Monday 12 October 2020

Too Many Projects on the Go

While working on Practice Makes Perfect, I decided to see if I had sufficient fabric left over to make the practice quilts for the two Angela Walters classes I own. One is Quilting With Rulers: Free Motion Made Simple, which I own online (hopefully, the new Craftsy will get our pre-owned classes sorted out soon). And the other is Help! How Do I Quilt It?: A Machine-Quilting Manual, which I own on DVD. Like the previous class, these are both taught mostly on a domestic machine, so I will have to be creative to make them work on my longarm. But, after all of the time and effort I invested in Practice Makes Perfect, I really am not in a hurry to do another quilt using free motion or rulers. I just wanted to get the quilt tops done so that they'd be ready when I am. And I can put the remnants of the fabric in the scrap bin. 

This is the quilt top for ruler practice, which I will call Practice Makes Perfect 2. But I had gotten sidetracked while working on Practice Makes Perfect, and started on something more interesting. 
I think I will call this Fall Frolic. It's made from the Jordan Fabrics pattern, Teatime, and it gave me the opportunity to use my Strip Tube ruler for the first time. I am actually farther along than this picture shows, needing only one more border and then it will be ready for the longarm. It will be for my nephew, Andrew. 
Back to making practice quilt tops, I got this far on Practice Makes Perfect 3 (pattern from the "Help!" class) and discovered that my HST border was too long. I've been revising the instructions as I saw fit and even though I starched the fabric before cutting HSTs, the bias still stretched. A LOT! I have some ideas for how I'm going to remedy this, but I wanted to work on something more fun for awhile. (I also made templates for the paper-piecing part - those diamonds in the centre - because I realized that I would run out of fabric if I did it all with paper-piecing). 

I had seen this video and thought that those quilts would work for baby quilts. Not that I have run out of ideas for using HSTs in baby quilts. But I certainly am not opposed to finding and trying new ideas. My local quilt shop sells precut metres of fabric for $7/metre and I resolved to give this a try. So I picked up 3 coordinating fabrics the next time I was in the shop. 
And this is what I tried next.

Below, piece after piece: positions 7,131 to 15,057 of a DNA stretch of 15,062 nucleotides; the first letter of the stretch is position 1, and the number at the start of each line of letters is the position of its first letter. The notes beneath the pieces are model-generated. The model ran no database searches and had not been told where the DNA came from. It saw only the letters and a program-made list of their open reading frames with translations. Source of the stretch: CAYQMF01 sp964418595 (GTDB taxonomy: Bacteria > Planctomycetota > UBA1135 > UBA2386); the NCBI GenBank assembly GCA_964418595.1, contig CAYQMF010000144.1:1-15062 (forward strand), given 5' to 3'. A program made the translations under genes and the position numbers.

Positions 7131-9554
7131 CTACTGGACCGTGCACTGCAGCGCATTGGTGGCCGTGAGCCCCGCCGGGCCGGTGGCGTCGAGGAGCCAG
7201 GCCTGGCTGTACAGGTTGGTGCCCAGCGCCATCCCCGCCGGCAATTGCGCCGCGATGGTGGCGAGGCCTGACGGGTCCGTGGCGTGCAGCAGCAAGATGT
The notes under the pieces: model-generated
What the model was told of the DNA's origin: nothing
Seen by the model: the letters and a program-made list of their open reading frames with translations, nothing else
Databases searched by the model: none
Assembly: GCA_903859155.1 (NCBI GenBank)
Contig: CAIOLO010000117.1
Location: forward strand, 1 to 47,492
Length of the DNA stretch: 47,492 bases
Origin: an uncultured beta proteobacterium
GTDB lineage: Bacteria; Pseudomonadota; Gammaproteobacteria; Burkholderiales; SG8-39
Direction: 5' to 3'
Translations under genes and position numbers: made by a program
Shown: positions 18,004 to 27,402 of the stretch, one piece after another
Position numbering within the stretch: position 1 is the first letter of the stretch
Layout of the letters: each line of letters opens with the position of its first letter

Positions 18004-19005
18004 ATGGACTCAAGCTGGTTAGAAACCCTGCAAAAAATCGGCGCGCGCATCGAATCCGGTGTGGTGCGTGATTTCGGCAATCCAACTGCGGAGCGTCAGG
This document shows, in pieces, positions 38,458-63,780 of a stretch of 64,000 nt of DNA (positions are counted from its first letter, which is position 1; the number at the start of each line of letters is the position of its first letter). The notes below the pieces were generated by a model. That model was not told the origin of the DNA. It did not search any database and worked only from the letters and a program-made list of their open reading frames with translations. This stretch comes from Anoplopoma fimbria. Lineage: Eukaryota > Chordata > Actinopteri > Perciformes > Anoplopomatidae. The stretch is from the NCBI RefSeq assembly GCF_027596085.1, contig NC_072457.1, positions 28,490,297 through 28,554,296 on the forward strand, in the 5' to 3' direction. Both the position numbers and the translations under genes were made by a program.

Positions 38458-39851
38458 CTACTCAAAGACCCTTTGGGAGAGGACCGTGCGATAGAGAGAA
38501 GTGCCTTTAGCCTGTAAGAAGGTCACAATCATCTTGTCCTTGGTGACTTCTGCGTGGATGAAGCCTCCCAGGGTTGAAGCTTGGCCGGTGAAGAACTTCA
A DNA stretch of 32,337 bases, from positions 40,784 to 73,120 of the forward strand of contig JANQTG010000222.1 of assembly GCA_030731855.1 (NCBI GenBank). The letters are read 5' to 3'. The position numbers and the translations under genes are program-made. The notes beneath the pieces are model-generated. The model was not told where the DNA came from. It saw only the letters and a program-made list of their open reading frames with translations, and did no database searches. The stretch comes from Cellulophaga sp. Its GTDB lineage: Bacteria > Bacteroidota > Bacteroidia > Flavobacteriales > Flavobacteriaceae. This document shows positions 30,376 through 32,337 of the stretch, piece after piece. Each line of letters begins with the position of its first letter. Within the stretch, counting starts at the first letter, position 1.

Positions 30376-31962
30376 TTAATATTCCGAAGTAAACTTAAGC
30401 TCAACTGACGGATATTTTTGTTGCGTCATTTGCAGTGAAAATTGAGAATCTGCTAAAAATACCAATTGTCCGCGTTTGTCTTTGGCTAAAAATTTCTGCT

This one is the Jigsaw quilt, demonstrated by Misty starting at 17:29 in the video. Full cutting directions are not provided, because, of course, they want to sell the book, which you can find here:

(And if you purchase through this link, I'll actually earn a small pittance. I have no idea how much because it's never happened so far). 
I'm going to keep this author's books in mind because I really like the idea of a 3-yard quilt and they will be great alternates for HST baby quilts. Unfortunately, I don't currently have backing fabric for this one, but that's not a big problem since I also don't have a recipient in mind. 
Meanwhile, I did a little doodling. 
This is one of the quilting designs (or at least my version of it) in the "Help!" Not bad for a non-doodler, eh? But I don't think I will ever master the serpentine lines!
October started with daily emails of quilt block designs from Moda arriving in my inbox. These are part of the #ModaStitchPink project for Breast Cancer Awareness month. I don't usually join Quilt Alongs, since I already have more than enough projects to work on. However, my oldest niece, Julie, celebrated her 50th birthday on October 11th. And her favourite colour is pink. Plus I have a sister who is a breast cancer survivor and an aunt who died at 95, who was a breast cancer survivor as well. So, I thought, "Why not?" Especially since I like trying new quilt blocks. I picked up several pink fabrics at the quilt shop, including a very pale pink solid that I'm using as the background. And I added some pink fabrics from my stash, and started making blocks. 
I think I need to move purchasing a new camera higher on my priority list. My cell phone camera just doesn't capture colours very well. 
I've only got the first two blocks done so far. As usual, I don't always follow directions exactly if I know a method that I think works better. In the above block, I used the no-waste method for making flying geese. 

I hate wasting fabric, or trying to figure out what to do with triangles that I've had to cut off corners. So, this method works really well for me. 
I told my niece that it would be a combined birthday and Christmas present and she'd probably get it closer to Christmas, but I didn't tell her that it's a quilt. I suspect that she'll probably guess. 
Well, back to the studio. In addition to these project, I've also got some more masks to make. 

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